The Andhra Pradesh Microfinance Crisis and American Payday Lending: Two Studies in Vulnerability
Show FileMIME type:application/pdfFile Size:266.3Kb
Palmer 2013 ethics.pdf
MetadataShow full item record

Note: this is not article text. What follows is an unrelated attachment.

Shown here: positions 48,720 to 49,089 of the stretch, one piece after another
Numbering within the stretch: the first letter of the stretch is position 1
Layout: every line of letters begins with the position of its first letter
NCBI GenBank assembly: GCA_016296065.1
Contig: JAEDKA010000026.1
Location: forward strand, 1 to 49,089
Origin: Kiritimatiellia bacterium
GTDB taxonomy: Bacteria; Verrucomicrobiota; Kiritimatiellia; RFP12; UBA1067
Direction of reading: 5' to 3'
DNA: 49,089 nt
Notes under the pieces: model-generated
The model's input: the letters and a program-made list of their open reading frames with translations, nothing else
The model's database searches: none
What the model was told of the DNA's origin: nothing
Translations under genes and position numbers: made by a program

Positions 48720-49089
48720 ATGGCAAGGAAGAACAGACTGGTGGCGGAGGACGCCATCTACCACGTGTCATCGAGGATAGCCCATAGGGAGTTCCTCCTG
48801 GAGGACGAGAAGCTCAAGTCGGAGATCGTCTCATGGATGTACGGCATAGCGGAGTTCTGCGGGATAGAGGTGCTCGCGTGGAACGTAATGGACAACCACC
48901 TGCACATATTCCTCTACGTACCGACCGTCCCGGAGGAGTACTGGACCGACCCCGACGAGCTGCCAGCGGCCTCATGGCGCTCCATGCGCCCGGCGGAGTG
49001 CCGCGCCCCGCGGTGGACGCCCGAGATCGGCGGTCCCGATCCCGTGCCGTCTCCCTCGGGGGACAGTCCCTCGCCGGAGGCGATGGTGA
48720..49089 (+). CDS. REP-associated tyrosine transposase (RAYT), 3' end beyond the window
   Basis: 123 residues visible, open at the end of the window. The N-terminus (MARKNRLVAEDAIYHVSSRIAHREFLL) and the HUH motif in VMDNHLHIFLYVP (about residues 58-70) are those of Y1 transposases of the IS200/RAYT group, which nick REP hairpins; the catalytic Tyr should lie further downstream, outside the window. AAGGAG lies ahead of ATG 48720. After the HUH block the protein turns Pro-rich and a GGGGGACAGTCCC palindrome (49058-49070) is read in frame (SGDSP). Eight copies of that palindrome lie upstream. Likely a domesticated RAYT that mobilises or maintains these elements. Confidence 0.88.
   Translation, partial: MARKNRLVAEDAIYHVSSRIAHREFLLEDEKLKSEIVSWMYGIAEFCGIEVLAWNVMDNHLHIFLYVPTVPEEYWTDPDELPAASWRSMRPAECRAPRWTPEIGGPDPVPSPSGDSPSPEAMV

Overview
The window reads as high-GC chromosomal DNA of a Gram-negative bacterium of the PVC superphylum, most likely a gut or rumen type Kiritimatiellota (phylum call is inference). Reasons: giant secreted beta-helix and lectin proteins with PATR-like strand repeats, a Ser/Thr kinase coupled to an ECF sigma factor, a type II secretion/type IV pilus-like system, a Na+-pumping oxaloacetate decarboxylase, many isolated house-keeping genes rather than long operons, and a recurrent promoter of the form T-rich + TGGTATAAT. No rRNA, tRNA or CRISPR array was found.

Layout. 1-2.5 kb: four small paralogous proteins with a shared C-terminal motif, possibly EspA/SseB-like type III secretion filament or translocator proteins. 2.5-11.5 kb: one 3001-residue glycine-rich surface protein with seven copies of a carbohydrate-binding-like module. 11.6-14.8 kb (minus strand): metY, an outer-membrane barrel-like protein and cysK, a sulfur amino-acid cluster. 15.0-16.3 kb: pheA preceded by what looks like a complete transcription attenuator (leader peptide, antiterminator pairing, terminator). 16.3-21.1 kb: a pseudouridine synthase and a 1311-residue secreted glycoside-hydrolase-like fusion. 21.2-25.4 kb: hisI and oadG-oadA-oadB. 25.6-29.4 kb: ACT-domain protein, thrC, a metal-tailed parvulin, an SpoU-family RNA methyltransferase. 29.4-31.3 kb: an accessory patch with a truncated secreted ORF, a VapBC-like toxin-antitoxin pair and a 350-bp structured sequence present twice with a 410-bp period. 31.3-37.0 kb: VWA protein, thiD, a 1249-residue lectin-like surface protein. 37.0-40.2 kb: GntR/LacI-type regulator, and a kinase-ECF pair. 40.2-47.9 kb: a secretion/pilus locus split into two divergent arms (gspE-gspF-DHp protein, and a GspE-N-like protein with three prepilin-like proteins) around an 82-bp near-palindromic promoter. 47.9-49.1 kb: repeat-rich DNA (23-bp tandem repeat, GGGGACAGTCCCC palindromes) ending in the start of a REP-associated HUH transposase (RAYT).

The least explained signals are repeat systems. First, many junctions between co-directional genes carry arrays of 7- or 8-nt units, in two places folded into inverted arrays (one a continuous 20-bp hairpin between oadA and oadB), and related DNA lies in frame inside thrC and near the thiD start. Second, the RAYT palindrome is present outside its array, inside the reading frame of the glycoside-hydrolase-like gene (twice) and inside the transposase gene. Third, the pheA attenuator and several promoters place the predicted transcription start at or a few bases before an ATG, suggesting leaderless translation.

Microcredit, a non-profit lending approach that is often championed as a source of women’s inclusion and empowerment, has in the past decade been followed by microfinance, a forprofit sibling of a different temperament. Microfinance in India is now in turmoil, precipitated by legislation in the state of Andhra Pradesh, which has encouraged withholding of payment, which in turn has frozen the market. This paper considers one precipitating condition of the crisis: the remarkable, new, and developing burden of formal economic debt that poor women in the state have only recently come to hold – debt that now surpasses one year’s family income, on average. The development of this lending sector follows upon innovation in lending to the poor of the global north over the past two decades, and the practices show noteworthy parallels. Both lending schemes have produced similar disproportionate burdens upon some low-status individuals within their respective economic orders, and both may exploit a vulnerability that is born of aspiration and produces great dysfunction for borrowers. This paper introduces the two lending schemes, sketches the parallels, and introduces the claim that ethical finance arrangements for the poor require attention to vulnerability, an under-utilized category in both liberal ethical theory and in finance.